CopperStealer Malware Crew Returns with Advanced Rootkit and Phishing Kit Modules

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May 16, 2023

Two fresh campaigns by the gang behind the CopperStealer malware, trying to spread CopperStealth and CopperPhish devices, were launched in March and April 2023. 

The Water Orthrus group, which has financial motivations, is being actively watched by Trend Micro. This opponent is also thought to be responsible for the Scranos campaign, which Bitdefender announced earlier in 2019.

Water Orthrus has been operating since at least 2021 and has a history of utilizing pay-per-install (PPI) networks. They use data stolen by thief CopperStealer to divert users from websites that offer pirated software installations.

The most recent attack sequences documented by Trend Micro do not deviate significantly from the previous patterns. By being packaged as installations for free utilities on Chinese software-sharing web pages, CopperStealth gets spread.

In a study, security experts Jaromir Horejsi and Joseph C Chen described how CopperStealth spreads by installing and activating a rootkit before injecting its malware into explorer.exe and other computer programs. More functions are downloaded and carried out by these packages—additionally, the rootkit limits entry into blocklisted registry entries and the execution of particular applications and adapters.

Byte patterns associated with Chinese security program providers Huorong, Kingsoft, and Qihoo 360 are listed on the denylist for adapters.

Also Read: “11 New Vulnerabilities Expose OT Networks in Industrial Cellular Routers.”

The CopperPhish campaign, detected worldwide in April 2023, utilizes a similar process to deploy the malware. PPI systems connected to free, nameless websites that share files are utilized.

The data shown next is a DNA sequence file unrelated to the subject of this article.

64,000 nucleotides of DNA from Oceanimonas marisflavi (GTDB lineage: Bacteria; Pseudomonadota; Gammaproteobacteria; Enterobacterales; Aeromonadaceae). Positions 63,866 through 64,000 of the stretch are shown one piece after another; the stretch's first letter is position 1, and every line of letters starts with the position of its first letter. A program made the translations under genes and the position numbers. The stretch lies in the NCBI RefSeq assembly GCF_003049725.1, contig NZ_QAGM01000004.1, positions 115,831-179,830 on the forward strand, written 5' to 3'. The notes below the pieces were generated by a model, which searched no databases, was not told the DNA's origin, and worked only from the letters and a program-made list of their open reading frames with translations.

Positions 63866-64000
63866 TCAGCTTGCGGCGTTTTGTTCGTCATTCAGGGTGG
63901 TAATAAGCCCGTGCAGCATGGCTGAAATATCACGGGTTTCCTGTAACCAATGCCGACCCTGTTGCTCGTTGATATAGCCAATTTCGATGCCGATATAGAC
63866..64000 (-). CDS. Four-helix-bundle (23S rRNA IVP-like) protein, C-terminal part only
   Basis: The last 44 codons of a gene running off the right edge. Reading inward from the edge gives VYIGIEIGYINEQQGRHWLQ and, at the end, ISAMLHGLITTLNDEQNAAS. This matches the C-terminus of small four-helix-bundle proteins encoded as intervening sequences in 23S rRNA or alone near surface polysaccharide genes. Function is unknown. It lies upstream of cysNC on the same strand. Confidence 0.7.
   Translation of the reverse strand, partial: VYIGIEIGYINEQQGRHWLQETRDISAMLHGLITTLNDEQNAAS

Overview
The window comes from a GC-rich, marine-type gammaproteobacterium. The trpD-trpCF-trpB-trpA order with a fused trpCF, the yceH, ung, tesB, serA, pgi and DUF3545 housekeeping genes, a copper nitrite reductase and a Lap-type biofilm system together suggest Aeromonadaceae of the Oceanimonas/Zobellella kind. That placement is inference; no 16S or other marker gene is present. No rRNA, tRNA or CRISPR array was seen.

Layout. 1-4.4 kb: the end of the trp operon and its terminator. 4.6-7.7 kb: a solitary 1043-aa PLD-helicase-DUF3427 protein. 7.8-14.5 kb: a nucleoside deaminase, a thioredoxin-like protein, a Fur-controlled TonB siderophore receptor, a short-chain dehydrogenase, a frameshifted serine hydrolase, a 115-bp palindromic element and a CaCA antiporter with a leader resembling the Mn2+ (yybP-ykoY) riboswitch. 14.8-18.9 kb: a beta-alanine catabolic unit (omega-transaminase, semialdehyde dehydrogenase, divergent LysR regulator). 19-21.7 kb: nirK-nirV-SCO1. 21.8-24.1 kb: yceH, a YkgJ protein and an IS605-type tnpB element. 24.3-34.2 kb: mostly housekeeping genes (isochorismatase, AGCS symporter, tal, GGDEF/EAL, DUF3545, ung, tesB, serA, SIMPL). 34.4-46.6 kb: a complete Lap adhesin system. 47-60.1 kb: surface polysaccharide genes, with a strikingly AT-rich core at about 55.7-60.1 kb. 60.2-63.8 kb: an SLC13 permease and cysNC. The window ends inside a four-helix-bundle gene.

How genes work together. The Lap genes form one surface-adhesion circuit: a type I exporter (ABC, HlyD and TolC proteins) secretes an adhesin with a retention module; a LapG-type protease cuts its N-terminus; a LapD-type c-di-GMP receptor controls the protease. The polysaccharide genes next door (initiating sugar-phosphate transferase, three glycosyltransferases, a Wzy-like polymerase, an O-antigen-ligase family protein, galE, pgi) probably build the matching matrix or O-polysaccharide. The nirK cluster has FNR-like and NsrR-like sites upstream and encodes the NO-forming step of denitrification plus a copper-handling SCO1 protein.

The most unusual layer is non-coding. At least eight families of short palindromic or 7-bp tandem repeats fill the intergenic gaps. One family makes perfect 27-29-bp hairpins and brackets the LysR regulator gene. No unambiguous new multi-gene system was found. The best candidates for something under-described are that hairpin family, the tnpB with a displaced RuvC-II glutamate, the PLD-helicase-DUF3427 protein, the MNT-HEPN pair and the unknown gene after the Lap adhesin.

According to the researchers, visitors are redirected to a download page created by the PPI network after clicking on its advertisements, masquerading as a download link. PrivateLoader, the file that was downloaded, is in charge of installing and operating different viruses.

To do this, CopperPhish starts a rundll32 program and injects a straightforward Visual Basic program with the browser tab that accesses a malicious URL. This page prompts victims to scan a QR code for identity verification and enter a confirmation code to “restore your device’s network.”

Once the sensitive details are entered on the page, the CopperPhish malware displays a message stating “the identity verification has passed,” along with a confirmation code. The malware disables itself and removes all malicious programs on the system if given the correct authorization code. The code for authorization and credential authentication are two significant functions that improve the effectiveness of this hacking kit.

The diverse objectives of these campaigns reflect the evolution of the threat actor’s tactics, suggesting an attempt to enhance their capabilities and broaden their financial gains.

These findings come when malicious Google ads lure users into downloading fake installers for AI tools like Midjourney and OpenAI’s ChatGPT, which ultimately drop stealers like Vidar and RedLine.

In addition, a brand-new traffic-monetizing company named TrafficStealer has been identified, which takes advantage of package errors to reroute traffic to websites and produce phony advertisement clicks as a component of a profitable illegal operation. 

Saher Mahmood

Saher Mahmood


Saher is a cybersecurity researcher with a passion for innovative technology and AI. She explores the intersection of AI and cybersecurity to stay ahead of evolving threats.

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